I love pies and pecans, but I was always wary of pecan pies. Why the gelatinous goo? Why the impenetrable layer of nuts that squishes the goo when you try to break through? Why pile such deliciously buttery nuts atop corn syrup jelly?
But then I tasted my friend Jenny’s pecan pie.
Jenny’s pie – fork-friendly pieces of pecan nestled in a delicately crackly crust over a soft caramel custard base of brown sugar, eggs, butter and vanilla – is what pecan pie was before Karo came along.
Jenny’s family recipe is based on Southern chess pie, without the bit of cornmeal commonly found in the sugar-butter-egg-vanilla custard. The early historical record of pecan pies is sparse – the dessert was popularized by Karo beginning in the 1930s – but the custardy base of chess pie would have been a natural fit with the native Southern nut in pre-corn syrup America.
The last three years in Ohio, Jenny and I had a happy deal: I bought pecans from Costco, and she made us pecan pies along with her extensive Thanksgiving baking for her own family. This year I’m on my own in California, but it turns out the recipe couldn’t be easier.
One bowl, and this simple pantry pie filling – brown sugar, granulated sugar, flour, eggs, butter, vanilla – mixes up in minutes. Pour it in a store-bought pie shell (I’ve decided that homemade pie-crusts will have to wait until retirement, when I will have more time and hopefully more patience) with some pecan pieces, and it’s ready to bake.
First mix a bit of flour in with the sugars.
Then add eggs, milk, melted butter and vanilla.
Jenny says if you don’t mix the filling well, you can get a layer of sugar at the bottom of the filling. So I actually dug out a crowded cabinet get to my abandoned electric mixer. You can certainly mix by hand – check the filling by rubbing a bit between your fingers to make sure the sugars have dissolved.
Jenny sprinkles her pecans on top. But it’s just as easy to distribute them in the pie crust before pouring in the filling, or mix them into the filling before pouring. They rise to the top during baking anyway.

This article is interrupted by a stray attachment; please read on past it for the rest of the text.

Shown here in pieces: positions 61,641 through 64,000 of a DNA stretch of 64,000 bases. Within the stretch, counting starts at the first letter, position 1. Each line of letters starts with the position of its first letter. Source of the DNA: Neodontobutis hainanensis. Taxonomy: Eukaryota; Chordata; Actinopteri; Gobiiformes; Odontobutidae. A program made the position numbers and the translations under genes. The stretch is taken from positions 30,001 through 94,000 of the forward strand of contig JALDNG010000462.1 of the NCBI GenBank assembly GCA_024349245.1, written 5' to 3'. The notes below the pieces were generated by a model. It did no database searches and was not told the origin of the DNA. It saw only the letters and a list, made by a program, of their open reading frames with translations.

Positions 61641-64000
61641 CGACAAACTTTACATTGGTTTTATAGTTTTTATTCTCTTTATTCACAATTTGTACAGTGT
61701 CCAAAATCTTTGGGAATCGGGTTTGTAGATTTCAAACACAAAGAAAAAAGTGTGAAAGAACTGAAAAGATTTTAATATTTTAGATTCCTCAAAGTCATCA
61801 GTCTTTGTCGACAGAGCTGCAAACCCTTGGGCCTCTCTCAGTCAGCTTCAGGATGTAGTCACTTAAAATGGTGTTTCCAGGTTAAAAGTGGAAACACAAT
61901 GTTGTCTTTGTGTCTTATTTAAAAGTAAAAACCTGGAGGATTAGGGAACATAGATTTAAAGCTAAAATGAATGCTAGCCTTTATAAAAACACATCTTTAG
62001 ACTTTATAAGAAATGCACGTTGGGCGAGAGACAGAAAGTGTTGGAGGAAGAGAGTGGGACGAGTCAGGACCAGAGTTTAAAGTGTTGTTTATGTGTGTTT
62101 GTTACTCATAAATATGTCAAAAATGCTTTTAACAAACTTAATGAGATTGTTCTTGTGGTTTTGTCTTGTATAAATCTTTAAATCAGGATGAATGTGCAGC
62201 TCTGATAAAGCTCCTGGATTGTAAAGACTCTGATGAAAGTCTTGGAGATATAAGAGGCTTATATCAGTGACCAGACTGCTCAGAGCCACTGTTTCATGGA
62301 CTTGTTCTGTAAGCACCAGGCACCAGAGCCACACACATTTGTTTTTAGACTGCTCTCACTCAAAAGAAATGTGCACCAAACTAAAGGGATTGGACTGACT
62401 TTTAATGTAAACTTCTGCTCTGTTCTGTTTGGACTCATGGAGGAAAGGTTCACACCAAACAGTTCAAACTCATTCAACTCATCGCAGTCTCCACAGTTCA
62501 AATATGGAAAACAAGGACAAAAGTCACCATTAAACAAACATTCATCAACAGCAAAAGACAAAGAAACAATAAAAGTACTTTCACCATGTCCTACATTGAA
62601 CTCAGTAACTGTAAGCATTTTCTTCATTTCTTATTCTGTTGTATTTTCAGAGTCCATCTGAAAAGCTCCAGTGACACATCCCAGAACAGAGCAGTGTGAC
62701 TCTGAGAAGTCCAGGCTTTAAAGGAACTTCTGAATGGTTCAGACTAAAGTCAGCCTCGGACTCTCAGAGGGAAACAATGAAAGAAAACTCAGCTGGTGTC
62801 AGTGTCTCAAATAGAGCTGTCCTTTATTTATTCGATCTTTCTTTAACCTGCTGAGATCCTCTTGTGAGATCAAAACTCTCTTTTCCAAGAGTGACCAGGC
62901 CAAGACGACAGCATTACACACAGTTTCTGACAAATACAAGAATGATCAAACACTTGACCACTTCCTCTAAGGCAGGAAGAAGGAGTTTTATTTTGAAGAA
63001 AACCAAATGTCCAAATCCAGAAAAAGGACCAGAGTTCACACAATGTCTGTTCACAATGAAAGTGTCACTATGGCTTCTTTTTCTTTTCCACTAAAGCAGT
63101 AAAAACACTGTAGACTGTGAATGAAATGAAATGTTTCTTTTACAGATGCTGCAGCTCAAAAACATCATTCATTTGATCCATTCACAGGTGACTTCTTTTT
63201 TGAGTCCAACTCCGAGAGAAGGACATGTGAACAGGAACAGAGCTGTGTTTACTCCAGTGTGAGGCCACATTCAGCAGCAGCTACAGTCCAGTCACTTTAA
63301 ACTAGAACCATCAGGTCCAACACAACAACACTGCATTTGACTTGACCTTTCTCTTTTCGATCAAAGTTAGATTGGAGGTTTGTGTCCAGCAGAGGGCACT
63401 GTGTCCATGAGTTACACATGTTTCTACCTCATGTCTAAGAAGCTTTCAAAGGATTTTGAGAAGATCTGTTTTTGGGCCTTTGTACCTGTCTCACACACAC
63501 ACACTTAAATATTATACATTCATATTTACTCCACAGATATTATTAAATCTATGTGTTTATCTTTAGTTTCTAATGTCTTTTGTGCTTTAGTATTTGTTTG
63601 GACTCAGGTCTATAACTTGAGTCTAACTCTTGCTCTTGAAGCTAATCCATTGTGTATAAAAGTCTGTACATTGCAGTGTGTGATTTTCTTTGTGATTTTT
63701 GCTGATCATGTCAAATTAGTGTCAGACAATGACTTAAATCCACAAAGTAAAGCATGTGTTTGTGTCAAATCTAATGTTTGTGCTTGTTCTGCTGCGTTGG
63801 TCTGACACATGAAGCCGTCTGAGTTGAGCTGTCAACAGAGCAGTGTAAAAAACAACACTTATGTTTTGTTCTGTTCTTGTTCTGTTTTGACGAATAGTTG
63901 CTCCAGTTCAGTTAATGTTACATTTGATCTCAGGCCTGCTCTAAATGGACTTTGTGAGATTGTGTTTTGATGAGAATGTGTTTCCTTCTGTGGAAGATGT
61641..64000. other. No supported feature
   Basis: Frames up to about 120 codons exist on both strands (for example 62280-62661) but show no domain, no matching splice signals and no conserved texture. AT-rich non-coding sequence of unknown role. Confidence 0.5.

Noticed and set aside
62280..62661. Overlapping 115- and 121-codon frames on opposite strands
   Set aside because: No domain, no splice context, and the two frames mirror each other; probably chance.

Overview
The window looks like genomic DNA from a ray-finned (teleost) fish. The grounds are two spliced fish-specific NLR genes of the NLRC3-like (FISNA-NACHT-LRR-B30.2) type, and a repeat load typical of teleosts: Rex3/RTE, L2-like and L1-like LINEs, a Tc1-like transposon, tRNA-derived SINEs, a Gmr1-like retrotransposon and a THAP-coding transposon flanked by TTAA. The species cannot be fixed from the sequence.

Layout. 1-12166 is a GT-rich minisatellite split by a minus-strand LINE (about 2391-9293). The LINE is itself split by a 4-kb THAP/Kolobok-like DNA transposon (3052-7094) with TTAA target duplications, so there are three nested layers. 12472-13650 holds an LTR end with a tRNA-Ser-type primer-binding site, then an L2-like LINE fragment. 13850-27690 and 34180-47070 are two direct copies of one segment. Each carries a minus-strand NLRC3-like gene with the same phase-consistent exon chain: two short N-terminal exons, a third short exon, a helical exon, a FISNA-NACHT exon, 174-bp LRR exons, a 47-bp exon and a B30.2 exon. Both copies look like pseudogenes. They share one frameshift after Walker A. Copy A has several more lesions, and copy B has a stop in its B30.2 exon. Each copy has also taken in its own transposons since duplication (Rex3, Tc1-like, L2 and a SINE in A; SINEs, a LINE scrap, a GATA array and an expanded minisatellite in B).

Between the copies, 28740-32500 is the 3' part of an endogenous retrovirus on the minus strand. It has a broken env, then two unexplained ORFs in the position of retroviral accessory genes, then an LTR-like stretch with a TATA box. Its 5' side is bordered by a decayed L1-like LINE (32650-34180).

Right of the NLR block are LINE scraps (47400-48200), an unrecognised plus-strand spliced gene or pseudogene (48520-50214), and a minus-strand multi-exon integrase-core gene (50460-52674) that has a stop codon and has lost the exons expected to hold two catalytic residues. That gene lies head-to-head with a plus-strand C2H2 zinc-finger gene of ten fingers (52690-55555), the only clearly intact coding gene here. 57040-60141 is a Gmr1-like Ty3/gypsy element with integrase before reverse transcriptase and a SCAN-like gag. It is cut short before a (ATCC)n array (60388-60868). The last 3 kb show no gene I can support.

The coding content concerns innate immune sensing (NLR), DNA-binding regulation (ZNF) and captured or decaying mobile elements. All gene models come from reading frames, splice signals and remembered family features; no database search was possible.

I was worried that this pie came out unevenly puffy. But the filling settles down nicely as it cools.
The pie takes at least four hours to cool completely.
But it’s well worth the wait.
Make the pie a day or two ahead of time – it keeps well at room temperature. Or wrap it up and put it in the refrigerator if you need to keep it away from eager tasters.
The countdown begins! Happy Thanksgiving – I am very thankful for you all.
Other Thanksgiving dessert options
- Derby pie – Pecan pie with chocolate and bourbon
- Fruit crisp – Apple crisp is my favorite – like a apple crumb pie without the work of a bottom crust
- Marian Burros’s fruit torte – Moist buttery cake perfect with apples or pears
- Gingerbread cake – To kick off the holiday season
Pecan Pie (No Corn Syrup)
In this corn syrup-free pie, pecans nestle in a crackly crust and soft brown-sugar base. A Southern recipe from my friend Jenny, a master baker like her mom and grandma before her.
- 1 unbaked 9″ pie shell
- 1 cup brown sugar
- 1/2 cup granulated sugar
- 1 tablespoon flour
- 2 eggs
- 2 tablespoon milk
- 2 teaspoons vanilla
- 1/2 cup butter, melted
- 1/4 teaspoon salt (1/2 teaspoon if using unsalted butter)
- 1 cup chopped pecans
- Preheat oven to 350 degrees F.
- In a large mixing bowl, mix sugars and flour. Add remaining ingredients, beating very well. (A pie not mixed well enough may end up with a layer of sugar at the bottom of the filling – check the filling by rubbing a bit between your fingers to make sure the sugars have dissolved.)
- Mix nuts into filling and pour into prepared 9″ pie shell. Bake until crust is golden and pie filling puffy, about 40-45 minutes. The filling should not be jiggly when you move the pie – if it is, leave it in the oven a few more minutes (cover with foil if your crust is getting too brown). Cool completely, at least four hours. The pie will deflate as it cools.
- Jenny uses less (around 2/3 cup) pecans in her excellent pies. Use more or less, depending on your taste.
- Add a tablespoon of brandy, rum or bourbon for a more spirited pie.
- Pecan pie keeps well at room temperature for several days.
Here’s the link to a printable version.
This work is licensed under a Creative Commons Attribution 4.0 International License.